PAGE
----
By Tommy H. Thomason

Tuesday, March 9, 2010

Procrustes at BuAer

BuShips and BuAer were independent kingdoms in the Navy. While BuShips cooperated and coordinated with BuAer and the Chief of Naval Operations ruled them both, once the constraints were agreed to and the ships built or altered accordingly, BuAer's aircraft manufacturers had to design their airplanes within those constraints of hangar deck height, elevator dimensions, catapult and arresting gear capability, etc. Although bigger and more capable was usually reflected in a new class of ships, after the Korean War most of the Essex-class carriers received major upgrades to be able to handle larger and heavier airplanes.

As it happened, BuAer almost invariably required new aircraft to operate from the smallest carriers then in the fleet. Because of austerity measures, however, before or shortly after these aircraft arrived in the fleet, the carriers for which the new aircraft were constrained to be compatible had sometimes been decommissioned or were about to be. In a few cases, a new airplane never deployed from the smaller, less capable carriers that it had been designed to operate from even though they remained in service. For example, the McDonnell F4H Phantom specification incorporated the limitations of the Essex-class carrier and one set of carrier trials were accomplished on Intrepid, but the Phantom was never deployed on one.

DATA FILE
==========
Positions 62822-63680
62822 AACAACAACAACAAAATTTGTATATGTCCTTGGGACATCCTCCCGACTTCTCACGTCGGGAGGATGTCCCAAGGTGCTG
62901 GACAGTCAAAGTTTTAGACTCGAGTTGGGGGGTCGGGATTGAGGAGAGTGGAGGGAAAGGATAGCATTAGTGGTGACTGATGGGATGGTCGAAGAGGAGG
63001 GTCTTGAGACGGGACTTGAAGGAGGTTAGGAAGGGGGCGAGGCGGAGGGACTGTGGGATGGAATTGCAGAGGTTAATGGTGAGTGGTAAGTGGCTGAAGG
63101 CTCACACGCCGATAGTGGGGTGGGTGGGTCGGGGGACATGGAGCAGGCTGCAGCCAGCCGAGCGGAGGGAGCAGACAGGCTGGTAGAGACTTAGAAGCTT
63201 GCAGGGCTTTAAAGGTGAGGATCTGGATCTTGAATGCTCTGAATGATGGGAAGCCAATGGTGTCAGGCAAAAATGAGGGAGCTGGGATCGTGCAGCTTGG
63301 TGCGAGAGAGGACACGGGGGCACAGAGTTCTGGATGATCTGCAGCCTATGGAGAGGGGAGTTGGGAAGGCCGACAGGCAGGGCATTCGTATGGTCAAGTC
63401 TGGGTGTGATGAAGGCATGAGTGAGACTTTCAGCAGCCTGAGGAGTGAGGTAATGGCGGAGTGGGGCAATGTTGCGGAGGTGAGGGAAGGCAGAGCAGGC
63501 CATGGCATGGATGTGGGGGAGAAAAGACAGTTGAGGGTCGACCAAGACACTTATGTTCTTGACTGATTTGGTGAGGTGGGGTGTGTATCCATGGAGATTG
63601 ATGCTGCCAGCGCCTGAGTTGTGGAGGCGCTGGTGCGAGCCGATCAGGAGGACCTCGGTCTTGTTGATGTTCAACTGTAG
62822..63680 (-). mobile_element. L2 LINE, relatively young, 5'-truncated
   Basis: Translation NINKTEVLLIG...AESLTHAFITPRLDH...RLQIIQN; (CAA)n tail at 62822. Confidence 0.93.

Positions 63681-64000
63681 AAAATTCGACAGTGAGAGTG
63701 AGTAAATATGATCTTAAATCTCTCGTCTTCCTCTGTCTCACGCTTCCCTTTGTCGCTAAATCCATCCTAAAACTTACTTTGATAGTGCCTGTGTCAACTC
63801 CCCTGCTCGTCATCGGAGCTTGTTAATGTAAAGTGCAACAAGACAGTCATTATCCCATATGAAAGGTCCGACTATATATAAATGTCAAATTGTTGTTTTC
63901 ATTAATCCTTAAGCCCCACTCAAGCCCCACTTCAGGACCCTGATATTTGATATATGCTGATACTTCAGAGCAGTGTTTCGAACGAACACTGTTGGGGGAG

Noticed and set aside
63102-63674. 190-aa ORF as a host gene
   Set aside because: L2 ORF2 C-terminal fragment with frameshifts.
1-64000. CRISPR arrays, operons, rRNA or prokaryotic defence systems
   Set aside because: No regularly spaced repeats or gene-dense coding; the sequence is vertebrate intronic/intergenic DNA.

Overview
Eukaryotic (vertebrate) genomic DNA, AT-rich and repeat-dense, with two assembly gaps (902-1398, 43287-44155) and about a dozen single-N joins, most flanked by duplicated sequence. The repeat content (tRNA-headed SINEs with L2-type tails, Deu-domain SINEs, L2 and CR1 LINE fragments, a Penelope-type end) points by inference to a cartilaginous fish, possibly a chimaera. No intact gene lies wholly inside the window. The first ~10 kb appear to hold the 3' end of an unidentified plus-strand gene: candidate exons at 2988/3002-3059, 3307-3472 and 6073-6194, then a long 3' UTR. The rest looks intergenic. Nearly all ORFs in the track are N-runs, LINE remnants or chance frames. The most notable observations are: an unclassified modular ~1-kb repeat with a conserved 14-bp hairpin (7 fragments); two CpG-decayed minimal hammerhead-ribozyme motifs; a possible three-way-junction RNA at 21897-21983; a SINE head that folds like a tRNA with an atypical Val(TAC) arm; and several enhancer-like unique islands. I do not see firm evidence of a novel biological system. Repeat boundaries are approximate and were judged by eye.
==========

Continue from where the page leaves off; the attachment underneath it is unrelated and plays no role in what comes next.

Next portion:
That led me to revisit the SCB-125 forward elevator extension on the Essex-class carrier described in my prior post. While the A3D wasn't even close to fitting on this elevator and the other carrier-based fighters and attack aircraft didn't need the added length per se, there was one mid-1950s new program that did, the North American A3J Vigilante. Its folded width was 42 feet, providing the requisite one-foot clearance on each side. With the radome and tail folded, it was actually a bit shorter at 65 feet and a few inches than absolutely necessary. (The nose looks a little odd because the radome has been tilted upward into the folded position.)

There's a chicken and egg element to this theory, since I'm not sure of the relative timing of the SCB 125 elevator change and the A3J design freeze. In any event, unlike the A3D which it was intended to replace, the A3J never flew to or from an Essex-class carrier.

10 March 2020 Update: It subsequently occurred to me when I realized that the forward elevator was completely enclosed except for its aft end that a more likely reason for the extension was the desirability of having a tow tractor pull an airplane onto the elevator when it was on the hangar deck and ride along with it. It would also make it much simpler going down, with the tow tractor pushing it off the elevator onto the hangar deck.

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